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Wellness ideas introduced into workers comp efforts

Initiatives eye ways to address factors that worsen injuries

Wellness ideas introduced into workers comp efforts

A large employer and an insurer in separate efforts are taking the uncommon step of attempting to address workers compensation injuries with wellness programs.

Employers typically implement wellness and disease management programs to reduce health care and nonoccupational disability costs and, more recently, to reduce absences and drive productivity, experts say. Some have even directed workers comp claimants to employee assistance programs.

But corporate silos that typically separate risk management departments overseeing workers comp from group benefit management departments have been obstacles to directing workers comp claimants to wellness programs, several sources agreed. Employers also have been discouraged from linking the two areas because of fears that such a step could expand employers' liability for work-related injuries, they added.

A large, multistate manufacturing company is collaborating with its group health insurer, Family and Medical Leave Act administrator, third-party administrator and disability insurer in linking workers comp and wellness.

They are developing a plan to direct employees with complex workers comp claims to disease management programs originally established for the company's group health side, said Gary Anderberg, director of business development for Broadspire Services Inc., a unit of Atlanta-based Crawford & Co., and the employer's TPA.

“We are all at the table together trying to figure out how to make this work,” said Mr. Anderberg, who declined to name the employer.

In a separate effort, Denver-based Pinnacol Assurance hopes to involve 30,000 of its clients' employees by year-end in a study that began in May. The study aims to determine whether Pinnacol can reduce claim frequency and severity while improving worker productivity with wellness offerings, said Jeff Tetrick, Pinnacol's chief financial officer.

Pinnacol's effort is particularly unusual because the insurer is introducing wellness practices to small employers that may not even provide their workers with a health insurance plan, said Thomas Parry, president of the San Francisco-based Integrated Benefits Institute.

Typically, large employers, not small ones, have introduced wellness offerings for their employees, several observers agreed.

The IBI provided Pinnacol with a tool to measure how health improvements ultimately affect workers' productivity.

The IBI's tool consists of questions that Pinnacol integrated into a 75-question health risk assessment. The survey will help direct workers to health coaching, online health improvement programs and community health resources, Mr. Tetrick said. The survey also can help score employee health improvements.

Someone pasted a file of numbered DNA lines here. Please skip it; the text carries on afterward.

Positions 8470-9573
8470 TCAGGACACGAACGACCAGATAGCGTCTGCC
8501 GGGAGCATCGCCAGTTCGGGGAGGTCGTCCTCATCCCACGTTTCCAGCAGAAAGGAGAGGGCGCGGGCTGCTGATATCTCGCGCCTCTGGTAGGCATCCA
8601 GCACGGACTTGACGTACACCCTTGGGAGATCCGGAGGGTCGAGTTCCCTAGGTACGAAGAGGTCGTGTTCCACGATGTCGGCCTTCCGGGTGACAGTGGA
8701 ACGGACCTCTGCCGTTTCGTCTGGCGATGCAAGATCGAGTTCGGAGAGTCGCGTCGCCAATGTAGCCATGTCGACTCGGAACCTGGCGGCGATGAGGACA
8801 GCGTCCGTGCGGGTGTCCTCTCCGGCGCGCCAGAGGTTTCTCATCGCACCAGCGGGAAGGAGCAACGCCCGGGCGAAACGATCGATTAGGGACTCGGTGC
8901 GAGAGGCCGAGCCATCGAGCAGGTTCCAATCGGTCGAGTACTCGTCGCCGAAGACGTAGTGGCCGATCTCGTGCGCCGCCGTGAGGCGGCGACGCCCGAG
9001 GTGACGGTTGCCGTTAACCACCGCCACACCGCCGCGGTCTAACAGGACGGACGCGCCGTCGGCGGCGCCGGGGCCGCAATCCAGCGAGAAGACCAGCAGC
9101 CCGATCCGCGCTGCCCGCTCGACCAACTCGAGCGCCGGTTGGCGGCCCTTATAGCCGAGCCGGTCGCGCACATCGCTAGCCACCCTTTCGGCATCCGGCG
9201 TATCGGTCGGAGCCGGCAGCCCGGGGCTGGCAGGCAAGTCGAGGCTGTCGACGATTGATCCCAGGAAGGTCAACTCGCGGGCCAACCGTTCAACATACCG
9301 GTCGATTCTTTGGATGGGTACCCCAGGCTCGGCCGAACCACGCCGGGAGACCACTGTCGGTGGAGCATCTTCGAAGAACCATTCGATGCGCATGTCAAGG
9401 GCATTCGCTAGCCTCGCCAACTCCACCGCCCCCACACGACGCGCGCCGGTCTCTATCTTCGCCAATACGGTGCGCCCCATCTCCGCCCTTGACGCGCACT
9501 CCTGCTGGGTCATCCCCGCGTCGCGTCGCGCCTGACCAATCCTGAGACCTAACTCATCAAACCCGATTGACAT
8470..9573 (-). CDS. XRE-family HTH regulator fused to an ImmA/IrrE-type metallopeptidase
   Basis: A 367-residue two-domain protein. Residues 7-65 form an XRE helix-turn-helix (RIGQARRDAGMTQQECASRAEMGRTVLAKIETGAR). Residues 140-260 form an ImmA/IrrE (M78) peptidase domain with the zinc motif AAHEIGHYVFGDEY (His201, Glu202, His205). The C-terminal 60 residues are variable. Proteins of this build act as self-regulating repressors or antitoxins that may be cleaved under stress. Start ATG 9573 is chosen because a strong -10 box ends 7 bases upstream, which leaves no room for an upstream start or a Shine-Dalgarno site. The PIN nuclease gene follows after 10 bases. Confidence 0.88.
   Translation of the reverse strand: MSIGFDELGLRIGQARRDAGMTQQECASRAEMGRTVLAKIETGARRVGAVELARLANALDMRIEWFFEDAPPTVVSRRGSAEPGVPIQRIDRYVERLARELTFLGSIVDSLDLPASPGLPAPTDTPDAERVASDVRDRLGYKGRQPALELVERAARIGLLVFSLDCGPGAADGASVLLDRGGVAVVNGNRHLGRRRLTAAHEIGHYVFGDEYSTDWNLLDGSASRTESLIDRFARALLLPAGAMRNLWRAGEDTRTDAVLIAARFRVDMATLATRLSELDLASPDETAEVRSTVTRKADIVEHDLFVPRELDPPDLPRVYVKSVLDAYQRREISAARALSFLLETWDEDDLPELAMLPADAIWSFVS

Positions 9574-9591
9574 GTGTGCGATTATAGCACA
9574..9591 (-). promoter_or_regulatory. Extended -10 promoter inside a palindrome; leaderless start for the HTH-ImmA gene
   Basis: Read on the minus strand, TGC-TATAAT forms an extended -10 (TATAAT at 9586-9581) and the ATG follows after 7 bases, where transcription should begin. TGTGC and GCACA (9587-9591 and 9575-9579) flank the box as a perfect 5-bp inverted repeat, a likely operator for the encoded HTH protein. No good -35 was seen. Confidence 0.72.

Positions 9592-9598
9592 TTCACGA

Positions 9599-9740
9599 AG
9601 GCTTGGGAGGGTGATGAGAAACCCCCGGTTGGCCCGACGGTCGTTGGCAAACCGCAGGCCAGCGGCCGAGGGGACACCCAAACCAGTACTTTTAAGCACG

“What we are trying to say is if you improve your score, there are fewer accidents; and if you do have an accident, you recover quicker,” Mr. Tetrick said. “People who have good health have lower (accident) frequency.”

Sheboygan, Wis.-based Trotter Wellness is providing Pinnacol with the health risk assessment and follow-up resources, Mr. Tetrick added.

Meanwhile, the employer that Broadspire is working with is undergoing a compliance review. It wants to determine whether various state laws will allow it to address employee health issues, such as obesity that exacerbates a work-related back injury, without making the company liable for the obesity as part of the workers comp claim.

“There may be a few states where we may not be able to do this,” Mr. Anderberg said. “A few states out there are notorious for, "You touch it, you buy it.'”

Fear of “buying” other health problems, such as obesity, as part of a workers comp claim has kept employers and insurers from moving forward with similar strategies, Mr. Anderberg said.

But the employer Broadspire is working with believes it ultimately can benefit by applying its existing nonoccupational EAP and disease management programs to complex occupational claims, Mr. Anderberg said.

About five years ago, the employer involved in the test combined oversight of occupational and nonoccupational disability claims and FMLA leave under one manager, which will help move the process forward, Mr. Anderberg said.

“It short-circuited the silo impact,” he added.

Most employers that have introduced wellness and disease management measures, such as smoking-cessation and weight-loss programs, have done so to prevent nonoccupational health care claims and not to help address existing occupational injury claims, said Marcia Carruthers, CEO for San Diego-based Disability Management Employer Coalition.

When the recession started, there was concern that constricted corporate budgets would kill benefit department wellness initiatives, Ms. Carruthers said. Instead, employers increasingly are interested in using health risk assessments and wellness programs to reduce all types of absences and maintain productivity as they operate with leaner staffs, she said.

“It's nice to see people are thinking a little outside the box for ways to approach comp,” Ms. Carruthers said.

The two efforts could provide models to help other employers bridge corporate silos with programs that reduce workers comp costs by addressing claimants' underlying health care issues, Mr. Parry said.

“So many organizations are so heavily siloed they never even think of this,” Mr. Parry said.